Hello, all! I’m back this week with another update on The Forgotten Hero. If you’ve been following me on Instagram you’ve been privy to some of my progress in real-time, (although I’m thinking I might try linking my Instagram with my Facebook so I can share that way, too).
In any event, The Forgotten Hero is moving right along with edits and cover formatting and interior design and all that bookish jazz. After all, I don’t want it to look half-hearted even if it is a short story. All stories deserve the proper love and attention; a story’s a story, no matter how small!
So, yes. We are creeping ever closer to a release date within the next few weeks, and I can hardly wait! Publishing is so exciting! Here’s a look at what I’ve come up with for the paperback cover:
What do you think? Does it look enticing? Interesting? Would you pick it up and give it a go? Or, do you have any ideas that I could implement to make it better? I’m open to suggestions, just bear in mind that my skill and ability with graphic design is both rudimentary and limited.
Once everything is finalized I can upload it all to the publishing program I use and order a proof copy, to make sure everything is as it should be and make the necessary adjustments before releasing it into the wilds.
Wondering what I mean by camp? Well, it’s not actual camp out in the woods with tents (which is great, but way too cold for my liking this time of year!) It’s writing camp. You’ve heard of NaNoWriMo (National Novel Writing Month), correct? It happens during the month of November when writers of all ages and levels take on the challenge to write at least 50,000 words over the course of 30 days. I’ve participated these past two years, and it’s really boosted the development of Falconsbane.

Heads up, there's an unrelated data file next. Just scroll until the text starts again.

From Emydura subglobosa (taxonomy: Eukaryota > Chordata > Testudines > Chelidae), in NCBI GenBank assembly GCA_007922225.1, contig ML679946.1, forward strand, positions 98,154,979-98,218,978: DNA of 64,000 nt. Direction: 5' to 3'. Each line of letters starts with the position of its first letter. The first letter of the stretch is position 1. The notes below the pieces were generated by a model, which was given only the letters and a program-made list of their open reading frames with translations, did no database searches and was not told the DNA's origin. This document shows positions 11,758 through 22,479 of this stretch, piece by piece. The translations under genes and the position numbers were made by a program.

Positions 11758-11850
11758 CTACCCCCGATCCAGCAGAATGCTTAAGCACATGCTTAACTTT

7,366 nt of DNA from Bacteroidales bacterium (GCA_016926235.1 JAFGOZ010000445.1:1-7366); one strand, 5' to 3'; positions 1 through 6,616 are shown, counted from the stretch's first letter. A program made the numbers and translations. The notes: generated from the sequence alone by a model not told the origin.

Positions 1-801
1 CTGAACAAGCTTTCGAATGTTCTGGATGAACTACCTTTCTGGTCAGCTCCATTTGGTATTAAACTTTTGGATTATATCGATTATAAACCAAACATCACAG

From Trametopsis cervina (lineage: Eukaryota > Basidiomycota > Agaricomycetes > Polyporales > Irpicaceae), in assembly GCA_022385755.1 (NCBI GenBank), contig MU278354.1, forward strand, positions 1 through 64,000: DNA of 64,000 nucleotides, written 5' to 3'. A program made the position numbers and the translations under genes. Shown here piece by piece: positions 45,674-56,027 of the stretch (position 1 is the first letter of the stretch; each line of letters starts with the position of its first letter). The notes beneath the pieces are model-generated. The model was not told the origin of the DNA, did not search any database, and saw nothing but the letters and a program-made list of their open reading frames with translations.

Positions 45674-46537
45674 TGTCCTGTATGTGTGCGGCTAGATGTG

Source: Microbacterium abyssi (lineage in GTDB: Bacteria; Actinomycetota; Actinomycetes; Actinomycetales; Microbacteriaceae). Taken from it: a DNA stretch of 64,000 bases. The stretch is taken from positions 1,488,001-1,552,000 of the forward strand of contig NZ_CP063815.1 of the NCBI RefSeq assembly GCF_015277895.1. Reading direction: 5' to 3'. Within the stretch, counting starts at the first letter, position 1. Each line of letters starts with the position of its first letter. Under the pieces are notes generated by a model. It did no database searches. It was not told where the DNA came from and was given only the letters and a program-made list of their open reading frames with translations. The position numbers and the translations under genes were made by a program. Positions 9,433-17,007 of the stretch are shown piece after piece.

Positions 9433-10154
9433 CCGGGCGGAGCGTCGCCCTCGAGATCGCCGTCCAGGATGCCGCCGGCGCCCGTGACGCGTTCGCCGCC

But November isn’t the only time of year the novel writing program runs. The administrators also run two camps over the spring and summer, one in April and one in July, and they call it Camp NaNo. I was asked to participate and join a ‘cabin’ with a fellow writer of mine and her class, and so I took on the challenge. The camps are a little different, though, because you can set your own goals to work toward, whether it be a certain number of words, pages, hours, or even minutes, and you can track your progress based on that goal, catered to you. It’s really amazing, and being able to see your stats as you go can be encouraging and motivational.
So far the only NaNo projects I’ve had are Falconsbane, andI haven’t stopped working on it. I’m really enjoying delving further into the story and the characters and the world they live in. At the start I was worried because it wasn’t progressing as swiftly as my first project, The Journey Taken saga, and I didn’t feel as intimate with it.
Well guess what? After a year and a half those concerns are largely put to rest. The longer you spend with a person, the more you get to know them, and the more time you spend exploring a place, the more familiar you become with the area. It’s true in real life and it’s true in writing. Last year we went on a tour of Phen, exploring a bit into the different regions that make up the country, and a couple of weeks ago I shared some on the Phennish culture. I’ve been on a worldbuilding binge, I confess, and though a good deal of the details won’t make it into the book(s!?) they will influence the characters and the story from behind the scenes. Figuring out how the people live helps me to figure out who the people are, their thought processes, and so on.
In summation: I am still working on Falconsbane, progress is slow but sure, and this month I am participating in Camp NaNo to help jumpstart this next phase of edits, incorporating a bucket load of new scenes from different perspectives.
My goal is to be finished with major and minor edits for the entire story by the end of October (so that I can pick another project for November’s NaNo!), and I’ll be sure to keep you all updated as we go along. Thank you for being awesome and coming along with me on this journey!